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Community Medical Clinic celebrates 15 years of service

Posted: January 24, 2014 4:50 p.m.
Updated: January 27, 2014 5:00 a.m.
Gary Phillips/C-I

2014 annual campaign chairs, Ann Hagan and her husband, John Carmichael, stand before a sign made to track the progress of “CMC15,” the Community Medical Clinic of Kershaw County’s 15th annual fundraising campaign.

Located off DeKalb Street in Camden, directly behind the United Way/Holsten Center Building and Food for the Soul, is a non-profit 501(c)(3), medical clinic that has been offering free services to the uninsured and underinsured of Kershaw County for 15 years. According to the Community Medical Clinic (CMC) of Kershaw County Resource Development Coordinator Deb McAbee, “the (clinic) was founded in 1998 by concerned citizens who wished to provide healthcare access to uninsured residents. Initially, the clinic’s offices were located in the front of the Holsten Center.”

McAbee said the initial, rudimentary staff consisted of a director, nurse practitioner and pharmacy program coordinator. As the number of patients increased, the need for access also grew, along with the need for additional resources. The CMC’s board of directors initiated a capital campaign to raise $720,000 to build a new facility.

That mission was accomplished through grants, community support and donations, McAbee said.

“It became clear that a strategic plan needed to be developed to provide resources for the sustainability of the clinic,” she explained. “Les Larsen chaired the development committee, which recommended the implementation of an annual campaign. A resource development coordinator was hired in late 2005.”

During the 15 years, the clinic has become the medical home to 1,100 patients with more than 5,000 patient visits a year, McAbee said. She said the clinic provides its patients with medications valued at more than $1.5 million.

“For every $1 donated, patients receive $12.50 in services,” she said.

The most common diseases the CMC’s physicians and staff see are hypertension, diabetes, cardiovascular disease and asthma. McAbee said funding from KershawHealth, Kershaw County, the city of Camden, local churches, the United Way of Kershaw County, and additional grants and individuals allows patients suffering from those ailments to receive proper medical care and attention at no charge. The clinic also houses a bilingual interpreter/translator on specific days of the week to assist with patients who are unable to speak and/or understand English.

“Clinic volunteers work tirelessly to provide the best care possible to patients,” McAbee said. “The scope of services and the high patient numbers require both numerous and skilled volunteers. As the demand for medical services and medications continues to rise, there is a corresponding reliance on volunteers to perform these duties.”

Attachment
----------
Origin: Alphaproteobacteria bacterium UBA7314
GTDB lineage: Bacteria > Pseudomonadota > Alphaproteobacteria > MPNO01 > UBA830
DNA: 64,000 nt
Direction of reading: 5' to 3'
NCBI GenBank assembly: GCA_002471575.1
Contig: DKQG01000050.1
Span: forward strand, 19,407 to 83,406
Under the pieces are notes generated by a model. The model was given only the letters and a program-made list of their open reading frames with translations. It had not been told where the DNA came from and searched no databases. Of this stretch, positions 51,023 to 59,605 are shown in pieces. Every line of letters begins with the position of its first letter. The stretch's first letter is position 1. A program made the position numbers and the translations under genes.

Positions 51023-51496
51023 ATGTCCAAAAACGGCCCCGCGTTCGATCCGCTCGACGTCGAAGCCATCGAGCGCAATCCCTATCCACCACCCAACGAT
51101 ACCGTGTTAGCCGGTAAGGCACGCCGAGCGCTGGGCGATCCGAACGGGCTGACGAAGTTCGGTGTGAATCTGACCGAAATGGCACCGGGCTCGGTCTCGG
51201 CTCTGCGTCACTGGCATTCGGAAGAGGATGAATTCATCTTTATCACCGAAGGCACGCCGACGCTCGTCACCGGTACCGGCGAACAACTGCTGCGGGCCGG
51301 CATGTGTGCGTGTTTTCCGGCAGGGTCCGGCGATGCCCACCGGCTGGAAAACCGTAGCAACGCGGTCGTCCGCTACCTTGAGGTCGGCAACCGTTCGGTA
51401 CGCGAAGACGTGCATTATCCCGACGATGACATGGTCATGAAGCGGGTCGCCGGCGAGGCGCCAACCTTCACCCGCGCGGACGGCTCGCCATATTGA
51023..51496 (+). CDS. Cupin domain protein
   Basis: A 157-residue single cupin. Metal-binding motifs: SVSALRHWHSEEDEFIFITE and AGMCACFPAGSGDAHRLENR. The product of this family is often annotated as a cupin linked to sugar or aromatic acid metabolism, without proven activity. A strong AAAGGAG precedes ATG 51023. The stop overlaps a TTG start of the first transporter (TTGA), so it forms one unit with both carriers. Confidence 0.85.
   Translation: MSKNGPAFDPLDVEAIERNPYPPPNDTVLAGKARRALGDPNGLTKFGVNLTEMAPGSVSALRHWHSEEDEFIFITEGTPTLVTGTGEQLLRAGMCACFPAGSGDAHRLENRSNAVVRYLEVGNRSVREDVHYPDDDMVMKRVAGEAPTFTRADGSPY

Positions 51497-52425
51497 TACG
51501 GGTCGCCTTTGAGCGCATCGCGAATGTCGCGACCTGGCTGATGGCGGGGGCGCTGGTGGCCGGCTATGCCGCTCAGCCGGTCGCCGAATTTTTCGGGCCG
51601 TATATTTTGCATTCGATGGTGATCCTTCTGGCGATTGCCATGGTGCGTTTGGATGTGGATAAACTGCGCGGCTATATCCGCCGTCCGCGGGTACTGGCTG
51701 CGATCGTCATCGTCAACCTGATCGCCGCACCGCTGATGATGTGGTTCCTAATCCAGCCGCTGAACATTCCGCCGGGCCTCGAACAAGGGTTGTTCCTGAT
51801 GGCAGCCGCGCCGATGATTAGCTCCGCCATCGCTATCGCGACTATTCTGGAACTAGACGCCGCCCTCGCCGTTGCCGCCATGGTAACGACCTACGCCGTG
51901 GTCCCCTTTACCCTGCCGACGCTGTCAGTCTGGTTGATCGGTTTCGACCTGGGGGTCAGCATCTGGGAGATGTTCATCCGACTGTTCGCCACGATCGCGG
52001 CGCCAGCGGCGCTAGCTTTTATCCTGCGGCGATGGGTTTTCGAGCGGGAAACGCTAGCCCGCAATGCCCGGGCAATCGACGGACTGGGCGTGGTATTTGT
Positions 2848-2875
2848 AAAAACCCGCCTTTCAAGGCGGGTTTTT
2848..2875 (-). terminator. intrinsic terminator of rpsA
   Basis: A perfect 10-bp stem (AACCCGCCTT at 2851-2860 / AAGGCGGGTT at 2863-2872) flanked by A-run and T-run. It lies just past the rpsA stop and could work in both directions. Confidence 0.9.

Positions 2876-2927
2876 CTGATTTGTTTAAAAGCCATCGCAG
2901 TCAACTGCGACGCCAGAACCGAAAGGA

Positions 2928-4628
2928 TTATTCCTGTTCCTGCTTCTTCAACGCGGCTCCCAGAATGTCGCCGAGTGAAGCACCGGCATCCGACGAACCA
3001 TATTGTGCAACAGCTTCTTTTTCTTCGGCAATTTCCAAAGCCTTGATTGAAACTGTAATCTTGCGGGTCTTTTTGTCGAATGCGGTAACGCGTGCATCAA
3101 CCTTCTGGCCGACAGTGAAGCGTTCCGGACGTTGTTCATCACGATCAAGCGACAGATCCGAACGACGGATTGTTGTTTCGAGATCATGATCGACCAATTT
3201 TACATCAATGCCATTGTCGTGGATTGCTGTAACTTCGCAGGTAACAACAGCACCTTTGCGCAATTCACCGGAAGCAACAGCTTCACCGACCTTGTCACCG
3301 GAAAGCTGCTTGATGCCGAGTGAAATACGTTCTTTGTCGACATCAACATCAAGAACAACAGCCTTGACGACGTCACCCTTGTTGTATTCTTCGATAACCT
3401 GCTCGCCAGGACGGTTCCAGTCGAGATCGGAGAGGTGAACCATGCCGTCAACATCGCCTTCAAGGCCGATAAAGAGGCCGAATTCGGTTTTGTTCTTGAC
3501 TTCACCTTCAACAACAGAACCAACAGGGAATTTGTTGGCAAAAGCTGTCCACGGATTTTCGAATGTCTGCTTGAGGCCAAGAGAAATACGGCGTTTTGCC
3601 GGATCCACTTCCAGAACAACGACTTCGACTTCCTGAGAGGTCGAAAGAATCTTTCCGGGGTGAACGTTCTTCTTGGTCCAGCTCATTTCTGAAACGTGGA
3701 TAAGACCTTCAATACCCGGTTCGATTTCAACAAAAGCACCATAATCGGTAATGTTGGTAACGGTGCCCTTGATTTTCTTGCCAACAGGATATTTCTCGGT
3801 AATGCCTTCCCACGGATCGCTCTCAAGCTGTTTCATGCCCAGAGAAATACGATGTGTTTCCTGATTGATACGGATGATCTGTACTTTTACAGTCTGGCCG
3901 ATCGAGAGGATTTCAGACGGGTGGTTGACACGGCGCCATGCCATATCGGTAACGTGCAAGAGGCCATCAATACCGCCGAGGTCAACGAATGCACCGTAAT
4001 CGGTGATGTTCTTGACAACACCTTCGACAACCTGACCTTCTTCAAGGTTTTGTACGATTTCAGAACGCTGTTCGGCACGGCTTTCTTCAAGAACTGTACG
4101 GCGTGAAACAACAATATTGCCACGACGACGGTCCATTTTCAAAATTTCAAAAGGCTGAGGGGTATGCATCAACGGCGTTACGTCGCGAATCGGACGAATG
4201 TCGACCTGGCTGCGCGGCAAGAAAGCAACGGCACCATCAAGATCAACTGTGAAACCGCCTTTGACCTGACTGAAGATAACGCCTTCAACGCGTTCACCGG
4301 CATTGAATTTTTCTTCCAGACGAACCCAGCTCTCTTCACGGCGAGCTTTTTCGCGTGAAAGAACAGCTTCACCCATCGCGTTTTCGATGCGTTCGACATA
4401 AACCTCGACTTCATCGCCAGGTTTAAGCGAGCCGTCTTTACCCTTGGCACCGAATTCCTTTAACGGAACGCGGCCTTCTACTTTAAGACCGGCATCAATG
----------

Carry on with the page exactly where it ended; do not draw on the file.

McAbee said there are now 200 volunteers including office workers, dentists, physicians, pharmacists, counselors, nurses, educators, chiropractor, diabetes educator, nutritionist and physical therapist helping the CMC and its patients along with a network of specialists in Camden and the Midlands.

The bulk of the clinic’s operations budget is raised by the annual campaign and special events, such as the upcoming Seventh Annual Clinic Classic, McDonald’s 5K Walk/Run and KershawHealth 10K as well as the Camden Family Care 1 mile walk. The entire event is scheduled for Apr. 26.

Since 2005, seven people have served as campaign chairs, including McAbee; her husband, Norm; Harriett Heriot; Jim Burns; Mary Clark; Molly Nettles; and Steve Van Horn. McAbee said the clinic is very excited about its 2014 campaign, headed by husband and wife team Ann Hagan and John Carmichael. Though the campaign has been very successful so far, it still has a ways to go and still requires the community’s support.

“We would not be celebrating our 15th year without the support of this community,” CMC Director Susan Witkowski said. “The donations directly impact the successful outcomes we continue to demonstrate for our patients … Kershaw County residents.”

Witkowski emphasized that the continued excellence of the clinic is directly dependent upon the “support of the city, the county and the community.”

The CMC held an awards program in November to thank its many volunteers and donors, especially recognizing those volunteers who have contributed 15 years of service. Awards were given in the form of cedar birdhouses, representing “homes for soaring spirits.”

Anniversary notes to volunteers written by patients are displayed on the clinic’s lobby. Some of the messages included sentiments such as: “Thank you. You saved my life,” “This is the best and most wonderful place in the world,” and “Thank you for being so kind, considerate and generous with your time and skills. I appreciate everything that you do for me and our community.”

To learn more about the CMC and its various components, visit its website,, which also includes options for interested donors and/or volunteers.

(For more volunteer testimonials and photographs, click here.)


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